Obama, Romney, Gay Marriage, and Bullies

Published to: , , , , , ,

By on May 17, 2012 10:02 pm 2 Comments
Burt2ndGrade
This is the little boy that learned the lessen not to be a bully
It has been a very hectic two weeks, as I prepared for our vacation and reunion with family and friends. As a result, I haven’t posted in a while. I have posted today in WV Lawyer – Tips and Techniques, www.burtonhunteresq2.blogspot.com , another article on my surprising score, over 50, with Klout.com. If I can do it, so can you. It is a also a good reminder that visibility on the Internet requires regular communication. In the two weeks since my score peaked at 52+, it has already dropped by two.
 The news events I wished to comment on were President Obama’s announcement that he supports Gay Marriage and hopes that it eventually will be recognized by all the states, and the revelation by Mitt Romney’s high school classmates that they, with Mitt wielding the scissors, cut off the hair of a classmate who chose to bleach his hair and grow it long. They held him down while Mitt gleefully snipped. The news media could not get to the fact that Mitt and his friends no doubt called this guy “queer” and a “fag”. Instead they accepted the version that “It was not clear if the boy was a homosexual.” A commentator said, “Gays were not as well-known back then.”
 Huh? Truth is we were taught that “queers” should be beat up and harassed, and the only ones we knew were the ones with overt signs. It never occurred to us that a “queer” deserved any better. Remember, that’s what we were taught. The lesson below served me in good stead, and I have never intentionally picked on someone I thought was gay.
Being a “militant moderate”, I was struggling with the likelihood that I might have to vote for a Democrat for President. I haven’t done that since Lyndon Johnson. He was an exception because it is hard for me not to support a War President, and the anti-Vietnam crowd really got under my skin.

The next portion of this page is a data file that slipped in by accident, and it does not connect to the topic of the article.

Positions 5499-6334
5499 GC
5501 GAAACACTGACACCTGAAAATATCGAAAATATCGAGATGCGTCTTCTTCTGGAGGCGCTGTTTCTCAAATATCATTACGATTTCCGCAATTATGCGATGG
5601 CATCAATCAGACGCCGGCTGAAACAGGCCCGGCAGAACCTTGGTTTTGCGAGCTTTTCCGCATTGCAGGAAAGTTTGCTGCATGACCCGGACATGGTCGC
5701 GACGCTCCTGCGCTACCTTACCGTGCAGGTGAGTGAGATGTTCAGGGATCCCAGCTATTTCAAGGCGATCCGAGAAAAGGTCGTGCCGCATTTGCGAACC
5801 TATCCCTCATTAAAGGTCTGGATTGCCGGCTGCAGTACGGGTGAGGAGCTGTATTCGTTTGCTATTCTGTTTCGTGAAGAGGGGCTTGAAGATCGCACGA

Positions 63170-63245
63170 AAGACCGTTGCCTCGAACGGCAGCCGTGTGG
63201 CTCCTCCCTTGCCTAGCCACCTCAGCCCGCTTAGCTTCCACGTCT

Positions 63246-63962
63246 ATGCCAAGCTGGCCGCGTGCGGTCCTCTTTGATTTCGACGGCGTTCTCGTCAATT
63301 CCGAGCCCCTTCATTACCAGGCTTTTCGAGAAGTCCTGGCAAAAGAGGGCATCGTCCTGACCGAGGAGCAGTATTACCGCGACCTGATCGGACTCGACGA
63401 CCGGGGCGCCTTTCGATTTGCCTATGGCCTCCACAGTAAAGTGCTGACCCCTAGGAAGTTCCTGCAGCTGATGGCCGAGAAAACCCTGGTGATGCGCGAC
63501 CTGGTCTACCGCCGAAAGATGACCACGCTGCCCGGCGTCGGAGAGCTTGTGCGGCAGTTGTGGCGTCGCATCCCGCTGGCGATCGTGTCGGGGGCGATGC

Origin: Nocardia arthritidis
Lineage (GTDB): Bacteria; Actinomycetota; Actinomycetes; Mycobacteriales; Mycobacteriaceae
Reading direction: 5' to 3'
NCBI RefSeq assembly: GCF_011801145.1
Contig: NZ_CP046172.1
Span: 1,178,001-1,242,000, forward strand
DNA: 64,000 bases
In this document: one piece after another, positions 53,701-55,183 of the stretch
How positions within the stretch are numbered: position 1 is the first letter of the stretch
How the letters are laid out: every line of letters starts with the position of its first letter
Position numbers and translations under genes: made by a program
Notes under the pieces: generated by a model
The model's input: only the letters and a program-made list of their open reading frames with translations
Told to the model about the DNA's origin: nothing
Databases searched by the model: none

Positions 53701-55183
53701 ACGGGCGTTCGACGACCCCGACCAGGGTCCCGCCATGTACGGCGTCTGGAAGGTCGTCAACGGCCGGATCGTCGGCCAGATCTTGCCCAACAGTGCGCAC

Mitt’s story, and his reaction to it, and to Obama’s announcement, sealed the deal for me. I see both as character issues, and Mitt loses on both grounds.

Here is how I see it:

1.      Obama doesn’t get too many points for this. His “courage” grew out of the fact the country has tipped to more than 50% in favor of the right of gays to marry and was accelerated by the announcement of his talkative vice president that he “had no problem” with gay men, lesbian women, and heterosexual couples to marry. (Glad he through in that third category.)
2.      I think it is a good thing for America to have moved so far towards tolerance on this sensitive issue that Obama’s “evolution”.A rough analogy might be Lincoln’s “evolution” on the issue of slavery.
3.      To me, Mitt loses big time here, not because he committed a bullying act, but because he lied and said he did not remember it. I guarantee that he does remember. More on that below.
4.      The fact that his classmates remember and feel remorse, that he appears to feel no remorse, that he apologizes only “if I have ever hurt anyone”, and that he would have children be adopted by a gay couple, but then not have married parents, offends me a great deal.
5.      His position on adoption by gay parents is correct. His failure to take the next logical step is not. And, if he were running for governor of Ma., his “evolution” by now would have him taking the same position as Obama. This man is not evil, but he lacks a moral center. We all knew guys like Mitt growing up. I doubt if any of us liked him. Privileged, good looking, and feeling himself to be “entitled”. (Editor: In fairness to Governor Romney, he was about as “moderate” as he could be and still have any chance of being elected. jbh)
6.      How do I know he remembered the bullying? I too was once a bully, and the victim of a bully. I have not talked about this much because there are some dark overtones.
7.      It was 60 years ago, when I was six and in the first grade. I have narrowed it down to 1952, because my Grandfather is part of my memory, and he died when I was seven. And, I clearly remember that I was at Edgington Lane elementary school, not Park View where I went to kindergarten and the second semester of third grade.
8.      I remember the name of the kid I bullied. He even sounds like a wimp. But I will not embarrass him by naming him. And I remember the name of the bully (actually I remember the names of two bullies), but I am not writing this to get even. I have found my victim’s name on the Internet, and would like to apologize since I am sure he remembers me. But I sense he remains a very private fellow as an adult. I hope, if he knew how I have lived my life, that he would forgive me and believe I had learned a lesson.